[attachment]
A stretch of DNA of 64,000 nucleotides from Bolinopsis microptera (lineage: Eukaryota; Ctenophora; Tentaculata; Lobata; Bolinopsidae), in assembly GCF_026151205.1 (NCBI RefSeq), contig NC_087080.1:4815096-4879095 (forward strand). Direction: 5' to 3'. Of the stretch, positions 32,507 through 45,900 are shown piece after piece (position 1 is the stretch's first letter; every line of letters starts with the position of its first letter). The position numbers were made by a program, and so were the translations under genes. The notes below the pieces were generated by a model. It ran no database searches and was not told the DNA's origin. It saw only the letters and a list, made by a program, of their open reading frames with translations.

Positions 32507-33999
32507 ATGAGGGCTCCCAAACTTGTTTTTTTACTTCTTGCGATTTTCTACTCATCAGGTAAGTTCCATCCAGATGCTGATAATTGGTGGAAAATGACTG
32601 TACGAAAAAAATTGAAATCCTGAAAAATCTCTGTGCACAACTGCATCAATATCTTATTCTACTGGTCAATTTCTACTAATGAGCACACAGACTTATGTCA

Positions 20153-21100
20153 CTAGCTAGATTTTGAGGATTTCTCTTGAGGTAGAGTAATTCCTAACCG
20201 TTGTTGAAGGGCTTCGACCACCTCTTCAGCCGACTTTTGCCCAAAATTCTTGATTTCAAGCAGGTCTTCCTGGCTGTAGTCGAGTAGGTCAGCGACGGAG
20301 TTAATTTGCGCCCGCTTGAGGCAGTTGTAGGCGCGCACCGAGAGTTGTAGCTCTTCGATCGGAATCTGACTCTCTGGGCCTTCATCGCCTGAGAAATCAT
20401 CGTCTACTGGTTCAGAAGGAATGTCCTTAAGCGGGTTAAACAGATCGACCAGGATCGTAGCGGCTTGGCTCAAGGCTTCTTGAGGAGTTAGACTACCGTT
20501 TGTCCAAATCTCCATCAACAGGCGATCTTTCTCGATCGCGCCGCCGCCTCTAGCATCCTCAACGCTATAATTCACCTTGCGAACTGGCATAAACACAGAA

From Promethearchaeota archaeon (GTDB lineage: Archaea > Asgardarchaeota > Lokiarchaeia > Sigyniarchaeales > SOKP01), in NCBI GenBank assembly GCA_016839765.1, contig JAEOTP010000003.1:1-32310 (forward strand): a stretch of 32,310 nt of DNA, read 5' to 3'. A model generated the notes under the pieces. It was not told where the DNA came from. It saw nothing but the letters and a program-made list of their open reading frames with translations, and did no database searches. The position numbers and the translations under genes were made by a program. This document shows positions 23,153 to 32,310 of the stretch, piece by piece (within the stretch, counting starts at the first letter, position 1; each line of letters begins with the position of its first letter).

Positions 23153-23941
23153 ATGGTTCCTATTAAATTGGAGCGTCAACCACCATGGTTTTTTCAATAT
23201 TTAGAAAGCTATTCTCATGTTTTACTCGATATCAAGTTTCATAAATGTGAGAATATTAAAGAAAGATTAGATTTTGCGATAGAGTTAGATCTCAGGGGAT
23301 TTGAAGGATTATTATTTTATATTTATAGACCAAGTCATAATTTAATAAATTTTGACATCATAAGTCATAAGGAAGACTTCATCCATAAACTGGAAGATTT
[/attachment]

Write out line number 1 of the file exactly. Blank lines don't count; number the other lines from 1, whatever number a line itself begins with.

A stretch of DNA of 64,000 nucleotides from Bolinopsis microptera (lineage: Eukaryota; Ctenophora; Tentaculata; Lobata; Bolinopsidae), in assembly GCF_026151205.1 (NCBI RefSeq), contig NC_087080.1:4815096-4879095 (forward strand). Direction: 5' to 3'. Of the stretch, positions 32,507 through 45,900 are shown piece after piece (position 1 is the stretch's first letter; every line of letters starts with the position of its first letter). The position numbers were made by a program, and so were the translations under genes. The notes below the pieces were generated by a model. It ran no database searches and was not told the DNA's origin. It saw only the letters and a list, made by a program, of their open reading frames with translations.